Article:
“Interlude: Your Fire”:
It’s funny, I didn’t intend for that to be split up. Everybody was like, “”The Fire” should be a single, but we need to split up that intro and make it a separate track,” and I was like, “No!” But I get it. It was intended to be all one piece, but it’s kind of cool; a lot of my favorite records have interludes, so I was like, “Ok, ok, I’ll split it up.”

“The Fire”:
I wrote a version of that song in Nashville with my buddy Mikky Ekko. We wrote that a long time ago, and then I couldn’t remember how it went.  That song was on an old laptop that died. I’m really bad with technology, so when a computer dies I’m like, “Well, that’s it.” But that one…I went from memory, and kind of re-wrote the whole thing. I thought it was a good story of feeling in-between, of knowing you need to get out of something but feeling stuck at the same time. The whole…the future and the past… stuck in-between, very much in the present – knowing what has happened and what led you here – But what’s going to happen in the future?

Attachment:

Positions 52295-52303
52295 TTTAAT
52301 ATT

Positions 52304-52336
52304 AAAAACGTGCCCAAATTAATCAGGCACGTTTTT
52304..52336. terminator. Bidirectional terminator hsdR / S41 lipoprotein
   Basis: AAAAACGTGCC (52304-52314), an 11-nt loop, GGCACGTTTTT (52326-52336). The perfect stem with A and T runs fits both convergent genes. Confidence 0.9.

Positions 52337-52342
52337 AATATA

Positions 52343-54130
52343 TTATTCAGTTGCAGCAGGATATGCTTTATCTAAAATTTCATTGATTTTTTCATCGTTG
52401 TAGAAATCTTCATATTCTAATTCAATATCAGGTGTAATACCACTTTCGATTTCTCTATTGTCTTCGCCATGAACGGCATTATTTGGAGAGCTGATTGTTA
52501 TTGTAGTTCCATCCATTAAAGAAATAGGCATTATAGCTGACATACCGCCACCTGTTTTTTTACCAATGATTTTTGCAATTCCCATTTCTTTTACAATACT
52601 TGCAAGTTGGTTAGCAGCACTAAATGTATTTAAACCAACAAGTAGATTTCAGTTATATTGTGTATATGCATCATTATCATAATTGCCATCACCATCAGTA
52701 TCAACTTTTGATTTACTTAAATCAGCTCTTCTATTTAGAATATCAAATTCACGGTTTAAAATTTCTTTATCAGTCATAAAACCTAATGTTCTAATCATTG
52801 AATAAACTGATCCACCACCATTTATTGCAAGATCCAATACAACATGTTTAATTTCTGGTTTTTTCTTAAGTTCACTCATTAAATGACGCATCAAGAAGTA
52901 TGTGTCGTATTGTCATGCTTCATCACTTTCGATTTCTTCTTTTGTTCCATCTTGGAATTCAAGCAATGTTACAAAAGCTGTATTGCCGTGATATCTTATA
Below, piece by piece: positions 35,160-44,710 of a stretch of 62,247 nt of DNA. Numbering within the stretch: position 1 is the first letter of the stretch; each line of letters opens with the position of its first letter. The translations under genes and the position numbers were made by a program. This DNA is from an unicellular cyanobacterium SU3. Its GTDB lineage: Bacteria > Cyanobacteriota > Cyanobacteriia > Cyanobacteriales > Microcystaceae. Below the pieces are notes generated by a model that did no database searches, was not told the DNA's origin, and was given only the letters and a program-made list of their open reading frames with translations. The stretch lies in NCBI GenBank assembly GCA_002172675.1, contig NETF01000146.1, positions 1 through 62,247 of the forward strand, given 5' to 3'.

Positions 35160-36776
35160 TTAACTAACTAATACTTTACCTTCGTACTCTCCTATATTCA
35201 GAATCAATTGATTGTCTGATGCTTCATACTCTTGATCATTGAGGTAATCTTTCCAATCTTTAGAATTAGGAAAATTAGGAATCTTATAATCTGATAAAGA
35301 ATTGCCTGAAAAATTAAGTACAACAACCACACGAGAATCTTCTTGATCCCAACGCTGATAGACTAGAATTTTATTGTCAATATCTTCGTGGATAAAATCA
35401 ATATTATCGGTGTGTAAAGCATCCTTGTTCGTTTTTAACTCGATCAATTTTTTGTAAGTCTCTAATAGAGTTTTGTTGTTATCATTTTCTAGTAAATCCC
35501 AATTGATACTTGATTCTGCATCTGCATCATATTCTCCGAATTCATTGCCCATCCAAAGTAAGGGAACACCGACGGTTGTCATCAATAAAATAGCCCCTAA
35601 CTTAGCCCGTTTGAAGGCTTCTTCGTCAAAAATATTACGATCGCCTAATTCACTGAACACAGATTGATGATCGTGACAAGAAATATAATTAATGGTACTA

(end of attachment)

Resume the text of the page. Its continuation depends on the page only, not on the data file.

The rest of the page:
“Hot for the Mountain”:
That one is a protest song, a political song for staying focused. You might feel like you’re the only one, but you’re not. “Hot for the Mountain”, like, it’s not gonna be an easy way, but just stay positive. It’s kind of like, “You’re not alone.” I feel really numb to a lot of stuff now. I’m just trying to focus on the big picture, doing what I know I can do, making sure I always vote — that is so important to me now. It’s like, “Oh, I’ll do it on the big election.” But now it’s like, “No, I am always going to stay up on it” and be involved in my local elections, especially. I knew it was important before, but now it’s a very high priority.

“Lost”:
That one goes with the Me Too movement. I really didn’t want that song to be on the record. I didn’t want to give the person it’s about any kind of ammo against me. The Me Too movement has been really hard on me, personally, because it’s really painful to remember things that have happened to you — but I’m so grateful for it at the same time. Now there’s all this language, there’s all this support, when you just felt like you were so alone … People were like, “You just have to deal with it and move on.” Which, yeah, you have to move on. You can’t live your life in pain like that. It’s nice to know there’s brave women out there and they’re telling their stories. I’m a pretty private person, but I think it’s important to have solidarity with people who have had experiences like myself.